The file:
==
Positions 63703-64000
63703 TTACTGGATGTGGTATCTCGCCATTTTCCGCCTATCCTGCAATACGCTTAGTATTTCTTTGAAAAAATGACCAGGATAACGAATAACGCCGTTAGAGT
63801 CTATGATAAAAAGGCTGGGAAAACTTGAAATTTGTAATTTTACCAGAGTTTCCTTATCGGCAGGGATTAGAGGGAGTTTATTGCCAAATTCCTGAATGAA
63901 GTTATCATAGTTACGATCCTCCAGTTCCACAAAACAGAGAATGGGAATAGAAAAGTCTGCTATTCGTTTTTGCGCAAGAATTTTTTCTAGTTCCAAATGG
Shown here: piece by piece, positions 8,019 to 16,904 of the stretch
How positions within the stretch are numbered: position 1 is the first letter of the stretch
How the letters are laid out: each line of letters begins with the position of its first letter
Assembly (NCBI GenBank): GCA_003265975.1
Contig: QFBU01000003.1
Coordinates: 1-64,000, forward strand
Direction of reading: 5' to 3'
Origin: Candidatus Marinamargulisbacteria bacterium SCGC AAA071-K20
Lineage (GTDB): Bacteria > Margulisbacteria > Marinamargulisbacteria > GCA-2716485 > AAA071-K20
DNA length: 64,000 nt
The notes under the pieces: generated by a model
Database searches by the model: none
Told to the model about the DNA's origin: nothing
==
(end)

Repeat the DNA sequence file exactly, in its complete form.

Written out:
Positions 63703-64000
63703 TTACTGGATGTGGTATCTCGCCATTTTCCGCCTATCCTGCAATACGCTTAGTATTTCTTTGAAAAAATGACCAGGATAACGAATAACGCCGTTAGAGT
63801 CTATGATAAAAAGGCTGGGAAAACTTGAAATTTGTAATTTTACCAGAGTTTCCTTATCGGCAGGGATTAGAGGGAGTTTATTGCCAAATTCCTGAATGAA
63901 GTTATCATAGTTACGATCCTCCAGTTCCACAAAACAGAGAATGGGAATAGAAAAGTCTGCTATTCGTTTTTGCGCAAGAATTTTTTCTAGTTCCAAATGG
Shown here: piece by piece, positions 8,019 to 16,904 of the stretch
How positions within the stretch are numbered: position 1 is the first letter of the stretch
How the letters are laid out: each line of letters begins with the position of its first letter
Assembly (NCBI GenBank): GCA_003265975.1
Contig: QFBU01000003.1
Coordinates: 1-64,000, forward strand
Direction of reading: 5' to 3'
Origin: Candidatus Marinamargulisbacteria bacterium SCGC AAA071-K20
Lineage (GTDB): Bacteria > Margulisbacteria > Marinamargulisbacteria > GCA-2716485 > AAA071-K20
DNA length: 64,000 nt
The notes under the pieces: generated by a model
Database searches by the model: none
Told to the model about the DNA's origin: nothing